Professor Cheryl Bader was quoted in an article for Fox News discussing the issues associated with a lack of domestic assault offender registry and why it is difficult to put one into place.
Namely, why there has been little headway made to establish a national registry for those convicted of domestic violence crimes – similar to the SORNA registry, which has three tiers publicly listing sex offenders.
“In the year 2019, why don’t we have this in place? We must change that,” Osceola County Sheriff Russ Gibson told Fox News. “I can’t see any cons in regards to a registry. Information is powerful. If you armed with information that this person has been convicted of domestic violence, you can stay away from that. Being aware of a persons’ violent or abusive background can absolutely save your life.”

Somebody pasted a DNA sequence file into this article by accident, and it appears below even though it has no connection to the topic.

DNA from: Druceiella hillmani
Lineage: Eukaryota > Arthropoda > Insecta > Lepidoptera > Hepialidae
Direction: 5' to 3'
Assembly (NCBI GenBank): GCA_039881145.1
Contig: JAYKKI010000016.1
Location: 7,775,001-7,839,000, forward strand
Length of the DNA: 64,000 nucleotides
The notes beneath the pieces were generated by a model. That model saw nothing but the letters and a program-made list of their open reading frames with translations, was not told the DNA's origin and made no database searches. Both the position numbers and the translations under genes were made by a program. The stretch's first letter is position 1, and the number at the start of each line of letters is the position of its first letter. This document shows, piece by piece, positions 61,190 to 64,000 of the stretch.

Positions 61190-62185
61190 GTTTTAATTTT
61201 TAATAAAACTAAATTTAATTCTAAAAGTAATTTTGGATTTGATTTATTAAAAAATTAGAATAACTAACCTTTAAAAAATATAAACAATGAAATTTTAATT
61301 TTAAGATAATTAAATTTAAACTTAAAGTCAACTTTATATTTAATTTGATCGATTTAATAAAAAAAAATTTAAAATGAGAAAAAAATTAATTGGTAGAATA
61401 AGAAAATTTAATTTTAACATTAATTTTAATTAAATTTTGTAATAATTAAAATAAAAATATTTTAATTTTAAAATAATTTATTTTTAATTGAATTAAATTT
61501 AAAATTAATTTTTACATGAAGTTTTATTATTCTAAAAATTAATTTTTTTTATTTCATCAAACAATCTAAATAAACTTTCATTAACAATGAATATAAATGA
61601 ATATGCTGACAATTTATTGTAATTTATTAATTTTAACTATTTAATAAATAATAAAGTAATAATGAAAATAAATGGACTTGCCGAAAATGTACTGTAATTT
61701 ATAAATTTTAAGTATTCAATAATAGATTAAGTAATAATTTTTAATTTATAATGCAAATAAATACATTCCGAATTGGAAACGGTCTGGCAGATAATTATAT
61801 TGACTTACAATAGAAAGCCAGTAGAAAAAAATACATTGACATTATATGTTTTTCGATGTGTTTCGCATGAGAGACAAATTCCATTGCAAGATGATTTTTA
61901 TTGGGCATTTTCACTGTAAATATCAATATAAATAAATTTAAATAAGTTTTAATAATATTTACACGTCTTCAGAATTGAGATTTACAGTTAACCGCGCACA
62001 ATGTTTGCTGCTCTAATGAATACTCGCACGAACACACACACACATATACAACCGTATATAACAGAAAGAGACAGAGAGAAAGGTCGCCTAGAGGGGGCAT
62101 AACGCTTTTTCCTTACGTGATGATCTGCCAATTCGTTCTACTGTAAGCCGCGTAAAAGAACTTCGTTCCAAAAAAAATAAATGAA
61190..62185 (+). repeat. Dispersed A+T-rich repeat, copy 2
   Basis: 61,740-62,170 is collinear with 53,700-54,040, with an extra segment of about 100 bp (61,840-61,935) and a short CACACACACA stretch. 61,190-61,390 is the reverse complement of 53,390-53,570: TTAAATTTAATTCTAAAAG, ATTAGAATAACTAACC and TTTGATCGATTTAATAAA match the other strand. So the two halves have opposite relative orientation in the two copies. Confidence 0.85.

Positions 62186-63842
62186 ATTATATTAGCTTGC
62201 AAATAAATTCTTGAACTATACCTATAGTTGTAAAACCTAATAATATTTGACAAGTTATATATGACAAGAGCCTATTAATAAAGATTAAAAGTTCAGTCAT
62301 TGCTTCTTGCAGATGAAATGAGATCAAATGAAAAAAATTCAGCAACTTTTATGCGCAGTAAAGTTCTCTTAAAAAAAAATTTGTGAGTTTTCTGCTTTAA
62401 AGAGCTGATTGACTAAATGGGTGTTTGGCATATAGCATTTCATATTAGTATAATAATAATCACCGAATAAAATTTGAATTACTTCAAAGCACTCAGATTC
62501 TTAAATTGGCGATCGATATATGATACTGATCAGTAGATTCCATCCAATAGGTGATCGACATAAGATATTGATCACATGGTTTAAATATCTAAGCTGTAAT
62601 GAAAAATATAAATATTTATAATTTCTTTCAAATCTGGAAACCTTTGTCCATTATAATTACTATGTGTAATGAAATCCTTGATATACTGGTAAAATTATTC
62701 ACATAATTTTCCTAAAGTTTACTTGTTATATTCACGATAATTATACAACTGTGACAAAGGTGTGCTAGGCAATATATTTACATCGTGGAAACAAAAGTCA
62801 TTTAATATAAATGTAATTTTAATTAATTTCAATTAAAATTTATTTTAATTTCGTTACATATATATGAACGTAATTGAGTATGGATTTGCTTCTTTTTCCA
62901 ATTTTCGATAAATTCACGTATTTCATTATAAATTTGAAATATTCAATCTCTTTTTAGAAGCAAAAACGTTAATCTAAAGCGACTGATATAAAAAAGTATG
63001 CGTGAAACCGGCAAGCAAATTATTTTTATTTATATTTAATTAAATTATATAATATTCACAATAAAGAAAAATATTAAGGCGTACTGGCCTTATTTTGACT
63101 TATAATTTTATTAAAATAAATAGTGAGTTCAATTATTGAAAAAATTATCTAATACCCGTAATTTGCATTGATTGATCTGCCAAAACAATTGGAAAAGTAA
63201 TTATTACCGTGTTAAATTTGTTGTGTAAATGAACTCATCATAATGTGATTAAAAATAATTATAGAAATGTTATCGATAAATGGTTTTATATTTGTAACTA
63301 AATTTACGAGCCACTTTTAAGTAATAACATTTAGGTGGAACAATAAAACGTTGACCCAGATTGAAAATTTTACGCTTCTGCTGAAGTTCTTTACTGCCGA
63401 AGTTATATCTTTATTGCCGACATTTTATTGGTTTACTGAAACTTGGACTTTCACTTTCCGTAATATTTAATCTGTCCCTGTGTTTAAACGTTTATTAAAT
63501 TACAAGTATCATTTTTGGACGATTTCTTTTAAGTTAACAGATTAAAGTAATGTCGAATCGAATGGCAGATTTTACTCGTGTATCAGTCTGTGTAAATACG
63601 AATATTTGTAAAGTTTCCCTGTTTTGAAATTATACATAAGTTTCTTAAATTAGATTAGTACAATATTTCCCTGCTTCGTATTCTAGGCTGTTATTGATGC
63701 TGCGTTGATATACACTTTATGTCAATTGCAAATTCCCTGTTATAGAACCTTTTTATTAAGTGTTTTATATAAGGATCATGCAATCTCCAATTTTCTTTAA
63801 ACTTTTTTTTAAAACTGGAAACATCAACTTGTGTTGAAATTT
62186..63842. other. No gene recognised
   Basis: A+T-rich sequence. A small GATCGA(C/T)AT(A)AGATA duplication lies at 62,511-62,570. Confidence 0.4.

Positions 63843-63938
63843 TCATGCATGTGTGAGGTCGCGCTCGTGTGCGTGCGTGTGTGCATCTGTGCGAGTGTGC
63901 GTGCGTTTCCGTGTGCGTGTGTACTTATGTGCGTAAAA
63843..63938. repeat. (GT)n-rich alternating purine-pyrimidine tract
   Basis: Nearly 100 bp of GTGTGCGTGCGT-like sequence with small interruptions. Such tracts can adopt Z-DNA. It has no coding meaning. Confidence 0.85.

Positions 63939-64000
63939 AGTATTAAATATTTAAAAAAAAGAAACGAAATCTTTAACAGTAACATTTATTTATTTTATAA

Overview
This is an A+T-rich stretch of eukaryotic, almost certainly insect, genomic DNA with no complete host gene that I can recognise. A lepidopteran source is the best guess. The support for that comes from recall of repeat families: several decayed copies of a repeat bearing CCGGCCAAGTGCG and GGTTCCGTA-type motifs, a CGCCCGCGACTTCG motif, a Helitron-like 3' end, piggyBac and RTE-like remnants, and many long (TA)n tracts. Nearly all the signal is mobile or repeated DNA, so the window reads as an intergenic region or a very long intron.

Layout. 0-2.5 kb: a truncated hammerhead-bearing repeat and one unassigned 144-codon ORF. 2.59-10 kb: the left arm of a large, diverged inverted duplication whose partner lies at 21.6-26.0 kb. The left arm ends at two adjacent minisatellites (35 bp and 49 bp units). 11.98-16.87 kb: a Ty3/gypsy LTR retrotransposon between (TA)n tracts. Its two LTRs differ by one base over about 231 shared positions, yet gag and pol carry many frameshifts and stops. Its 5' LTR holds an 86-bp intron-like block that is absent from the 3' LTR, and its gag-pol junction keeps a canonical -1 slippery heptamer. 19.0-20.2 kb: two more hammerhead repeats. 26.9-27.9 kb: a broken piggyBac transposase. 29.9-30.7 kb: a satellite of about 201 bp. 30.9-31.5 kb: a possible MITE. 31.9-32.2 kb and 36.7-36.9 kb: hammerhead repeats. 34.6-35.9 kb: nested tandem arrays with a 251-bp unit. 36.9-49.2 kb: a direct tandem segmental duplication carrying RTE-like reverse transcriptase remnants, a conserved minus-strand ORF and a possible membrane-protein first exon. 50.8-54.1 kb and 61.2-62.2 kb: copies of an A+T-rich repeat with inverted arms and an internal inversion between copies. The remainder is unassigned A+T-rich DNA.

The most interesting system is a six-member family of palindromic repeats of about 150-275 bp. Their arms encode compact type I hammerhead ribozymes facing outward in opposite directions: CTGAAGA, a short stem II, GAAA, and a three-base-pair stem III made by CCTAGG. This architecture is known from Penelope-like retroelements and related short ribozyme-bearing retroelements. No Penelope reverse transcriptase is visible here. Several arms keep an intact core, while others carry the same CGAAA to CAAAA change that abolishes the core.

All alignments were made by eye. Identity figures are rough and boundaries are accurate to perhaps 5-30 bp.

As it stands, there is one non-government organization that has set up a database that they call the National Domestic Violence Registry, but it is privately run and funded. It lists the names of those offenders “who have been adjudicated as guilty in the court of law” and claims to verify all submissions and documents sent in.
“They ask for a $10 donation if you seek to add someone’s name to the database. Several states have considered legislation that would mandate registration, but the efforts have not gained traction largely because there is considerable opposition – much of which comes from the groups advocating on behalf of domestic violence victims,” explained Cheryl Bader, a Fordham Law School Professor. “The biggest concern is for victim privacy. Since domestic violence, by nature, takes place within the family and intimate partner relationships, by revealing the identity of the perpetrator the database will also likely reveal the identity of the victim.”